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K-State Today

May 15, 2017



K-State evaluation professional, doctorate student to take part in Mercatus Center Frédéric Bastiat Fellowship program

By Division of Communications and Marketing

Katie Allen in Washington, D.C.

A Kansas State University graduate student has been accepted into the prestigious Mercatus Center Frédéric Bastiat Fellowship program at George Mason University. This one-year selective, competitive program is for graduate students from any university and in any discipline who are interested in public policy.

Katie Allen, project development specialist with K-State's Office of Educational Innovation and Evaluation who is seeking a doctorate in educational leadership, will receive a total award of up to $5,000 that includes a stipend and travel and lodging to attend colloquia hosted by the Mercatus Center. Bastiat Fellows are eligible to apply for conference and research support. They can also reapply to the fellowship each year of their studies.

The fellowship's aim is to introduce students to the Austrian, Virginia and Bloomington schools of political economy as academic foundations for pursuing contemporary policy analysis. Fellows will explore how this framework is utilized to analyze policy implications of a variety of topics — such as the markets and society, innovation, crises, fiscal issues, and regulation — during a series of colloquia where they will interact with Mercatus scholars that work on the cutting edge of policy analysis.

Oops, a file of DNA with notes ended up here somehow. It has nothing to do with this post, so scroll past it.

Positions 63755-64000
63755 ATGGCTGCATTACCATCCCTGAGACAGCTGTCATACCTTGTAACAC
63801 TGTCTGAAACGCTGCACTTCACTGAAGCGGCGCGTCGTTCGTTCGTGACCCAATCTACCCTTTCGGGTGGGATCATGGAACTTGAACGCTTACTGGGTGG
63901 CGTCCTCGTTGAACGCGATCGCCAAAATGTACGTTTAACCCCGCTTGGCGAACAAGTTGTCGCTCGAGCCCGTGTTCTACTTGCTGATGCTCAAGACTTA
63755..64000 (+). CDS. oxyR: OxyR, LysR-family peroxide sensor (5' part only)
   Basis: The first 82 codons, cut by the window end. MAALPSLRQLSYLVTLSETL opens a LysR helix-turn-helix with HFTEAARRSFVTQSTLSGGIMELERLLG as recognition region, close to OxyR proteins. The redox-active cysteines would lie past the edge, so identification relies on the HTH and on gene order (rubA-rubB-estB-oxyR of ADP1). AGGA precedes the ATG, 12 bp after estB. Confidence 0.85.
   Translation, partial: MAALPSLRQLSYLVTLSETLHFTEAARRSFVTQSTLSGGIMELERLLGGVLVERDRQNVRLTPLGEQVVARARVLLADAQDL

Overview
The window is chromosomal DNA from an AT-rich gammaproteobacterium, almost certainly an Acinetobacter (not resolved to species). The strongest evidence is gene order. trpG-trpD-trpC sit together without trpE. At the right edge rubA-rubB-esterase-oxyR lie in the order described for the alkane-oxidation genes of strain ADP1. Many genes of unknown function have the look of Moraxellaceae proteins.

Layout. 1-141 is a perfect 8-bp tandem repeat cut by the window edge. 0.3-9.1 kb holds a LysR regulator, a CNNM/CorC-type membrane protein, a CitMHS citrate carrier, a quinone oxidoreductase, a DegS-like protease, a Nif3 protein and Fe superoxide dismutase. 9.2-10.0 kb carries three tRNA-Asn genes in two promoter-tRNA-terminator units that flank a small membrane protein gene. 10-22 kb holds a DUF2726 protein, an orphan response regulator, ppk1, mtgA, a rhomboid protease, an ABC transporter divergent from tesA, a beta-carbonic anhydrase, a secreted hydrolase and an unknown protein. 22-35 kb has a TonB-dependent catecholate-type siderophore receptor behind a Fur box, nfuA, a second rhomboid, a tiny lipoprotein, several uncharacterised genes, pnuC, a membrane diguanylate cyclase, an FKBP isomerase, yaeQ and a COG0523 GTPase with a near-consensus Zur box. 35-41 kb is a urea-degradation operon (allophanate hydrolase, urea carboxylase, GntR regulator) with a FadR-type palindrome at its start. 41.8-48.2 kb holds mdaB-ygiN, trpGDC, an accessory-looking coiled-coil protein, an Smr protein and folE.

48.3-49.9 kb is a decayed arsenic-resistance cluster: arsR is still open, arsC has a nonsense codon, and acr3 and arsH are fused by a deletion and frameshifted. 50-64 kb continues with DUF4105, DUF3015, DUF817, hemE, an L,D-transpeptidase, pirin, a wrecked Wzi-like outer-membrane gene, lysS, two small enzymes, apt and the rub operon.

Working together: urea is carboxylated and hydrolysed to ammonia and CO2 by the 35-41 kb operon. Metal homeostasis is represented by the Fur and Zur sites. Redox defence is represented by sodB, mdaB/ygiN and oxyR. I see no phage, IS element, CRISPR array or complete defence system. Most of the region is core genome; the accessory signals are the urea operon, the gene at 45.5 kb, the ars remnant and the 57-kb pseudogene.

The program consists of assigned readings focused on political economy followed by four full-day colloquium spread across the academic year to discuss and engage with Mercatus Center scholars and other fellows. Fellows in the program come from many disciplines including economics, law, political science and finance.

"I am interested in education policy, particularly the actors and motivations that influence the policy process and decision-making," Allen said. "This fellowship will provide me with an opportunity to learn more about the intersection of society, markets and the state that undergirds education reforms such as school choice, privatization of education services, consolidation and merit pay for teachers."

Because the Mercatus Center is a leading academic think tank, Allen said the experience also will provide a firsthand look at how special interest groups are successful in advocating for their policy positions.

"During the program, I will have the opportunity to engage with a group of scholars who have very different viewpoints and knowledge, which, I believe, will broaden my view of the role of government in education and society," Allen said.

As an evaluation professional, Allen said she is interested in learning new theories and methods of inquiry that can be applied to real-world situations.

"As a doctoral student, I am interested specifically in education policy at the state level in Kansas and am currently looking at current reform efforts that tend to be promoted by free-market, small government special interests while opposed by education leaders and average citizens. The fellowship program's focus on real-world problems is extremely attractive to me, as I view policy analysis as a purposeful task that can be utilized to better inform policy advocates in improving public education."